The VA rates Veterans for conditions that make them unfit for duty, and one of those being brain aneurysms. When looking at your option as a Veteran, brain aneurysm treatment actually has many avenues to explore, if you are eligible for benefits through their programs.
What is a Brain Aneurysm
When an artery swells to 1.5 times or more of its normal size it is considered an aneurysm. This is generally a sign that the tissues in the arteries are weak.
Aneurysms are always to be taken seriously, but especially when it occurs in the brain. They can often be life-threatening and are not always kept under control with treatment.
The brain, along with the aorta (the primary artery carrying blood from the heart to the rest of the body) is the most common location of aneurysms.
While it’s possible for aneurysms to be asymptomatic, they can also become throbbing masses, and they are often in danger of rupturing. Ruptures can cause pain, rapid heart rate, nausea, vomiting, and in the case of the brain, strokes.
How do I know if I’ve Suffered a Brain Aneurysm?
Usually, the first sign of an aneurysm is a severe, sudden headache. Most people who have experienced one describe it as the worst headache of their lives.
Anyone who has experienced this symptom should immediately go to a medical professional to be tested. Anyone of the four following tests can be used to diagnose an aneurysm:
- CT SCAN. This creates an image of your brain and will show if any blood has leaked around or into your brain.
- MRI. The MRI scan uses a magnetic field, radio waves, and a computer to create a detailed picture of the brain.
- Spinal Tap. A spinal tap may be performed to see if blood has leaked into your cerebrospinal fluid. As the center of your neurological system, this helps the medical team better assess the damage of the aneurysm.
- Angiogram. In this procedure, a catheter will be inserted into your arteries to travel up to your brain and take x-rays. This will help diagnose the size, shape, and location of the aneurysm. It will also show if the aneurysm is causing vasospasm (the narrowing of blood vessels). Vasospasm often occurs after an aneurysm has ruptured.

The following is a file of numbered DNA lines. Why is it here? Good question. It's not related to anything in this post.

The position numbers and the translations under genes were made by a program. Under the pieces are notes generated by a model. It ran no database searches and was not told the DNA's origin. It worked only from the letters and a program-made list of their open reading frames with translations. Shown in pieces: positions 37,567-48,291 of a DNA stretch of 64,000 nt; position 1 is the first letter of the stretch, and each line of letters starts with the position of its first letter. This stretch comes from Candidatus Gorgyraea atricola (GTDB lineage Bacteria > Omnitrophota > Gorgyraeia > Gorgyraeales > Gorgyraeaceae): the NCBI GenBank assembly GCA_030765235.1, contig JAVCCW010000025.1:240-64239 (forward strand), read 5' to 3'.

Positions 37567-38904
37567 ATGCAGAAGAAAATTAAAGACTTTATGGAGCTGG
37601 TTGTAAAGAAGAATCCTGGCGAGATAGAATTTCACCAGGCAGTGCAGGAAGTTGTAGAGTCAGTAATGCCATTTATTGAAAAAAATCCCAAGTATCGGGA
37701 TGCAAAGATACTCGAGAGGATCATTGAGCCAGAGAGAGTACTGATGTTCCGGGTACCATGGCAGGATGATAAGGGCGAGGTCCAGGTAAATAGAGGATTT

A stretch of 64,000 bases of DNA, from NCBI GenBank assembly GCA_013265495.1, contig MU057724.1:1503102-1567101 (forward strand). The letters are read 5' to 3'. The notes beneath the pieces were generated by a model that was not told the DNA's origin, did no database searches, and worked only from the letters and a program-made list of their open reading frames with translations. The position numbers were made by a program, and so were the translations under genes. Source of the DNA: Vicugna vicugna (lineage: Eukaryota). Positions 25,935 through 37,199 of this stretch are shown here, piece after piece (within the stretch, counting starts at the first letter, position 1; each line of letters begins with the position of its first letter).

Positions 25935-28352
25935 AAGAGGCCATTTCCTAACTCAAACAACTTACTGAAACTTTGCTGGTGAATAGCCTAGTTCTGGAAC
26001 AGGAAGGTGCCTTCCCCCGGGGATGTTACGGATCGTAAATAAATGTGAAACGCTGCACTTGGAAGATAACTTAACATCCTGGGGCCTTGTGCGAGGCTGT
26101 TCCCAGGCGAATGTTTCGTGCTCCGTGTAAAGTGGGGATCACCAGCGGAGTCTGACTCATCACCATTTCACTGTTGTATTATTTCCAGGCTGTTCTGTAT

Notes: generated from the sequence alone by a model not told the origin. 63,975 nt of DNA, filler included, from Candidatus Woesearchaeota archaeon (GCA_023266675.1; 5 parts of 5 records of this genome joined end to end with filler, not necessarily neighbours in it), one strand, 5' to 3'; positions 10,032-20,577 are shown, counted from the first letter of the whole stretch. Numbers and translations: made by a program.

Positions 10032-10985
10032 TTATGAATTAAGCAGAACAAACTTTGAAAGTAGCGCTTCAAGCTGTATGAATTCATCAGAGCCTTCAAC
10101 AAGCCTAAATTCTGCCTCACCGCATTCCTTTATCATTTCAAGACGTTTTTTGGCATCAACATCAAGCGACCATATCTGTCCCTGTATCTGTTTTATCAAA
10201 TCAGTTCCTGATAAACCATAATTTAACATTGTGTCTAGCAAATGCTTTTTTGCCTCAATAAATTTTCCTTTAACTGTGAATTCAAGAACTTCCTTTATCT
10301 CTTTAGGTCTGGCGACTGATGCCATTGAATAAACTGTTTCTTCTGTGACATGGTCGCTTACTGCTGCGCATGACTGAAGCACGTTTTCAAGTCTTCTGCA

VA Benefits for Aneurysm
Service-connected brain aneurysms are rated by the VA under Code 7111, which pertains to all aneurysms in large arteries, or under Code 7112, pertaining to all aneurysms in small arteries.
If the aneurysm required surgery for correction then the veteran will receive an automatic 100% rating. This will continue for the first 6 months after medical discharge from the hospital, at which point it will be examined and reevaluated for an updated rating.
Depending on the damage caused by the aneurysm, a number of factors can play into determining the proper rating. For instance, if the aneurysm caused a hemorrhage which led the veteran to experience a stroke, a 100% rating will be assigned so long as the stroke is active. After 6 months, the minimum rating for the condition will be 10%.
Brain aneurysms can also cause:
- Herniation. When an aneurysm ruptures and allows blood into the brain, the pressure will increase and cause a squeezing of the brain. This can be very serious, causing neurological damage.
- Hydrocephalus. A ruptured aneurysm can cause a blocking of the regular draining of spinal fluid from the brain. This causes a build-up of the fluid which can lead to brain damage if not treated quickly.
In these cases, the VA will determine a Traumatic Brain Injury (TBI) and will designate the benefits rating accordingly.
Aneurysms are very serious conditions that should not be taken lightly. If you believe you have experienced a brain aneurysm it is recommended that you immediately seek help from your local VA Center for diagnosis and treatment.
The quicker you receive treatment, the less likely the chance that TBI will be experienced.
If you are not service-connected, and in turn, you do not qualify for medical abilities through the VA, reach out! We can give you the tools for success in your claim.